Crime television is all around us. Almost every network dives into the flavor of the week in an attempt to capitalize on crimes past and present and draw in viewers with their offerings.
In Defense Of is doing something different.
Where most shows focus solely on the criminals, the cases, the law enforcement, or the prosecution of the case, In Defense Of is bringing to light what it takes to ensure all of those protected by the U.S. Constitution receive what they are due: the right to counsel as guaranteed in the Sixth Amendment.
The attorneys who defend what can often be the ugliest and most evil of us don't always find themselves hailed by the media, but In Defense Of is a limited series on Oxygen showcasing their success with particular cases, their challenges with the same, and much more.
I had the opportunity to sit with some of the participants, as well as producer, Jane Lipsitz, and moderator Beth Karas, during a panel held at NBC earlier this week. It was an honor to listen to them speak and shake a few hands.
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Their stories are incredible and knowing I was sitting with people who were so integral in making history was stunning to me. Their jobs may not be easy, but they have prevailed through some difficult times and risen to the top of their field.
The limited series will visit the following:
Monday, June 25, Timothy McVeigh: In Defense Of -- Defense attorneys, Chris Tritico and Stephen Jones, detail their time representing Oklahoma City bomber Timothy McVeigh in his capital murder trial and their efforts to spare him the death penalty.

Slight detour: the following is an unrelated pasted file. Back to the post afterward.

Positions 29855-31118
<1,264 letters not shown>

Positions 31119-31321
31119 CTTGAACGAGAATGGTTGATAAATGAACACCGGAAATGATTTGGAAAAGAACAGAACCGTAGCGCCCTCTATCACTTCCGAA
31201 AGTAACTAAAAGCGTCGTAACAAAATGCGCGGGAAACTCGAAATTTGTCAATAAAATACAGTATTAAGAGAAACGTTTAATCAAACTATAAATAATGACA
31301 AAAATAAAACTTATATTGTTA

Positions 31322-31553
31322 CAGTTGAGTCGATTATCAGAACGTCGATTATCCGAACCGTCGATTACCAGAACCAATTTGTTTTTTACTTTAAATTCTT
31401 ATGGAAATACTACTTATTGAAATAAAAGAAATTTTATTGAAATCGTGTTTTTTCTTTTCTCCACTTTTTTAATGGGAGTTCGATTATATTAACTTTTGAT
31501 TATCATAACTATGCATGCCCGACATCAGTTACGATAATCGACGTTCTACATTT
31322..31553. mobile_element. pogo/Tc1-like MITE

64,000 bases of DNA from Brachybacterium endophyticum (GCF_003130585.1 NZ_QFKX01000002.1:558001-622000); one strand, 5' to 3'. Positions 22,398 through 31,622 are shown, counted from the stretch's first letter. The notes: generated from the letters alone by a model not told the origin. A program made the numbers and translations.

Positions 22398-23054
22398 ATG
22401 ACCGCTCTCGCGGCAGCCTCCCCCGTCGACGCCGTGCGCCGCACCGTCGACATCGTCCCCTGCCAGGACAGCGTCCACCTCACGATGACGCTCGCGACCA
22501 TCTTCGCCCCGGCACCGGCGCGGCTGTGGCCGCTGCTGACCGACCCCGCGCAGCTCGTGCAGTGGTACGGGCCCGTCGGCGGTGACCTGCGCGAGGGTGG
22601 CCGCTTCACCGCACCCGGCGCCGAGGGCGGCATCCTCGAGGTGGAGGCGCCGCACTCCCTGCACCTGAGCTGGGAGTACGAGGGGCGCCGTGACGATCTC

Monday, July, 2, Waco: Clive Doyle: In Defense Of -- Defense attorney, Dan Cogdell, recounts the Waco Siege, and the trial the federal government launched against his client, Clive Doyle, and the other surviving members of the controversial Branch Davidians.
Monday, July 9, Jodi Arias: In Defense Of -- Court-ordered to represent Jodi Arias in her sensationalized capital murder trial, Kirk Nurmi recounts his six-year ordeal to defend her, and how it irrevocably altered the course of his life.
Sunday, July 15, Ted Bundy: In Defense Of -- Sought out by serial killer, Ted Bundy, in the 1970s, Criminal Defense Attorney, John Henry Browne delves into his personal and professional journey to defend one of the most notorious killers in history.
In attendance at the panel were attorneys Chris Tritico, Dan Cogdell, and John Henry Browne. After all their years in the spotlight, it was apparent they knew each other well, and if Tritico, who was approached first, had not signed onto the series, the others might not have followed.
Each attorney had different relationships with their clients. Tritico, for example, considered Timothy McVeigh a friend. “I liked Tim McVeigh,” he said. “He was friendly, nice, funny, and extremely intelligent.”
He laughed and continued, “He wasn’t going to ever come to my house for Thanksgiving,..